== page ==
Dr. Ramamurthy (“Rampi”) Ramprasad, an associate professor in the Chemical, Materials & Biomolecular Engineering Department, has been awarded an Alexander von Humboldt (AvH) Foundation Fellowship. The award will enable him to conduct research at the Fritz-Haber-Institut of the famed Max Planck Society, in Berlin, Germany.
Dr. Ramprasad plans to spend a full sabbatical year at the Fritz-Haber-Institut commencing in the fall of 2010. The AvH Foundation promotes academic cooperation between German researchers and top scientists and scholars from across the globe. The organization’s fellowships and awards allow recipients to conduct research in Germany, and also enable German scientists and scholars to carry out research with Humboldt Foundation alumni worldwide.
Dr. Ramprasad noted that he is deeply honored to receive this distinguished fellowship, and is thankful to his German host, Dr. Matthias Scheffler, who directs the Theory Department at the Fritz-Haber-Institut.
He and several colleagues are in the process of articulating the technological challenge that will drive their research efforts in Germany. His collaborators will include Dr. Scheffler, Dr. Chunguang Tang, a former graduate student who earned his Ph.D. at UConn and is now conducting study at the Fritz-Haber-Institut on a Max Planck Society post-doctoral fellowship, and other industrial and academic researchers in Germany and the US. Named for a German Nobel laureate, the Fritz-Haber-Institut is among the world’s most respected laboratories in the Physical & Chemical Sciences.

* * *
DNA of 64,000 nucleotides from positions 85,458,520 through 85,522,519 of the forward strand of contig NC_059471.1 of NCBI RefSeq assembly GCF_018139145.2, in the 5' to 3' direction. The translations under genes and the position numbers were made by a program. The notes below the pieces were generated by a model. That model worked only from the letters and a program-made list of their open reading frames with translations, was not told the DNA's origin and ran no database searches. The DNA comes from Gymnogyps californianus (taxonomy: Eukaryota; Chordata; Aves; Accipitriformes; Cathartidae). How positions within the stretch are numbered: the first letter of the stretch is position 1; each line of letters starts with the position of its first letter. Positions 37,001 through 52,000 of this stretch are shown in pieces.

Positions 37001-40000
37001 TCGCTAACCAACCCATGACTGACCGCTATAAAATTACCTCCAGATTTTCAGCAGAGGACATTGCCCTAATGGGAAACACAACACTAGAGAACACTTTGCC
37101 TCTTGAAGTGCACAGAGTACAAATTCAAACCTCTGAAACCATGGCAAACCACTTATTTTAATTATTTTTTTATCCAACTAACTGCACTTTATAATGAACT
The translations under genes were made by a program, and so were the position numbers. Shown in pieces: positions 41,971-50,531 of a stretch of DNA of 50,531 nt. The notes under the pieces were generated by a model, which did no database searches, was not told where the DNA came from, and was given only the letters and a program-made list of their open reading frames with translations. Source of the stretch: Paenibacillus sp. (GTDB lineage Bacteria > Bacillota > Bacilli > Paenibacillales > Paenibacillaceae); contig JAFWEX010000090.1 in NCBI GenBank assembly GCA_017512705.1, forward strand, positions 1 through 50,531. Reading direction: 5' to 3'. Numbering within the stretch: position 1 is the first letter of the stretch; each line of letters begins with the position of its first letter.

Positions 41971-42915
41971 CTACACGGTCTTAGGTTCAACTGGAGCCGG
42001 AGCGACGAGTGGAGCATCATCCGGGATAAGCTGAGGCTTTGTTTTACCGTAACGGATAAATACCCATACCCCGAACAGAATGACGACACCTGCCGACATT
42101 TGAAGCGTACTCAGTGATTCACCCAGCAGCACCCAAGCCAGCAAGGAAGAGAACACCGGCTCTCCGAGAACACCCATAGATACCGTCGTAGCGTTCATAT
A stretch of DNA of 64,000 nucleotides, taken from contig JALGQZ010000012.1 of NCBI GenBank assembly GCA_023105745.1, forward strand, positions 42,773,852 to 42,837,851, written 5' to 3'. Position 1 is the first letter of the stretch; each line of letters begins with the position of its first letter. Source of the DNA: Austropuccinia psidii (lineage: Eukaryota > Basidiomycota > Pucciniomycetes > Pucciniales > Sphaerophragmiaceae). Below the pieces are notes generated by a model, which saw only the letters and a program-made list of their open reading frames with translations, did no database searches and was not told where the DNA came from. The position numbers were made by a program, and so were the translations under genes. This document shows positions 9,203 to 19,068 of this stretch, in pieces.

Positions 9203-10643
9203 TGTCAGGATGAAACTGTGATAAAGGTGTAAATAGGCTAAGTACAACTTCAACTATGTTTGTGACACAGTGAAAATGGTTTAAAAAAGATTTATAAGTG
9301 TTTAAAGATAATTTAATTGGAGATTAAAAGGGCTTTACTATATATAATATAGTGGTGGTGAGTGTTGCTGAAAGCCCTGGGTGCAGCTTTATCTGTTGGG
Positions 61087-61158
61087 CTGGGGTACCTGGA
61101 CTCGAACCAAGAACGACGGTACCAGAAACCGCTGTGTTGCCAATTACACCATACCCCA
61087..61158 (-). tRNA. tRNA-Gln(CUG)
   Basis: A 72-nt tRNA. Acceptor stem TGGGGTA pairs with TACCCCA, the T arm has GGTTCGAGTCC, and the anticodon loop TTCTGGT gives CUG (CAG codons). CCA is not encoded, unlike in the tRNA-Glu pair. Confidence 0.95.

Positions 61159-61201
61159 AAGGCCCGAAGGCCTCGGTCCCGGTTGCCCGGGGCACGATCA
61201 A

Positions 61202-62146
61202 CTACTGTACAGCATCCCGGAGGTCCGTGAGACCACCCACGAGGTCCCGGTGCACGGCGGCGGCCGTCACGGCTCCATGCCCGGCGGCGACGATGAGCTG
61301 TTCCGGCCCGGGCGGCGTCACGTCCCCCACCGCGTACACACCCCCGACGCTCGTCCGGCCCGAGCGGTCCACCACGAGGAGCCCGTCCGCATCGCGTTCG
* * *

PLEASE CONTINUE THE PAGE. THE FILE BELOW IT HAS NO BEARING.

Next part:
While at the Fritz-Haber-Institut, Dr. Ramprasad’s research will focus upon understanding — at a fundamental level — why ceramic coatings used on turbine blades are so effective in protecting the blades from the extremes of temperature, pressure and high-speed debris. Turbine blades are found in diverse applications, from jet engines to power plants. “Jet engines, for example, are subjected to extraordinary extremes of temperatures during flight, particularly during takeoff and landing. In fact, they are subjected to temperatures beyond the melting point of the metal blades. Only the insulating ceramic coatings keep them intact.”
He remarked, “This is one of the cases where commercialization has outpaced science. Outstanding coatings have been developed, but we’re not certain how they function. We want to gain an atomic-level understanding of how these coatings protect the blades. If we can understand how they work, we can improve upon them.” Dr. Ramprasad’s research will span computational and modeling studies of the coatings, which have properties of low thermal conductivity.
Dr. Ramprasad received his Ph.D. in Materials Science & Engineering at the University of Illinois, Urbana-Champaign. Before joining UConn, he was employed with Motorola’s R&D laboratories at Tempe, AZ, as a Principal Staff Scientist. Earlier in the year, Dr. Ramprasad was awarded a Max Planck Society Fellowship for Distinguished Scientists.